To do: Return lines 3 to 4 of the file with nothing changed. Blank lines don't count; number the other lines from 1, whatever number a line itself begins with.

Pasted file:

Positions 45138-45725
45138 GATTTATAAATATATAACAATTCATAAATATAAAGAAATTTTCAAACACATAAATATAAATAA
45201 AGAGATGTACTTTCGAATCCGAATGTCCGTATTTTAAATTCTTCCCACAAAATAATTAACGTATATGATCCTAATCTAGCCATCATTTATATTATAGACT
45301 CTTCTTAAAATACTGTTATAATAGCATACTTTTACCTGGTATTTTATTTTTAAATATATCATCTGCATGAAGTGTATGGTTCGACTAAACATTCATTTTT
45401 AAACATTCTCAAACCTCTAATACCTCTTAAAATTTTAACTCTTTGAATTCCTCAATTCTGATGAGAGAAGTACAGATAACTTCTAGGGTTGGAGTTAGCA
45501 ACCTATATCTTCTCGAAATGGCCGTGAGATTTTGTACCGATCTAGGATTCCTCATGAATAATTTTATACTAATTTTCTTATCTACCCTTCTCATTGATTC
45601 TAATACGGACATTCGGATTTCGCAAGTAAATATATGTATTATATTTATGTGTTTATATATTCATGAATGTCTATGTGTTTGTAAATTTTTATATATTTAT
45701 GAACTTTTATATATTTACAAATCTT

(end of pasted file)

45201 AGAGATGTACTTTCGAATCCGAATGTCCGTATTTTAAATTCTTCCCACAAAATAATTAACGTATATGATCCTAATCTAGCCATCATTTATATTATAGACT
45301 CTTCTTAAAATACTGTTATAATAGCATACTTTTACCTGGTATTTTATTTTTAAATATATCATCTGCATGAAGTGTATGGTTCGACTAAACATTCATTTTT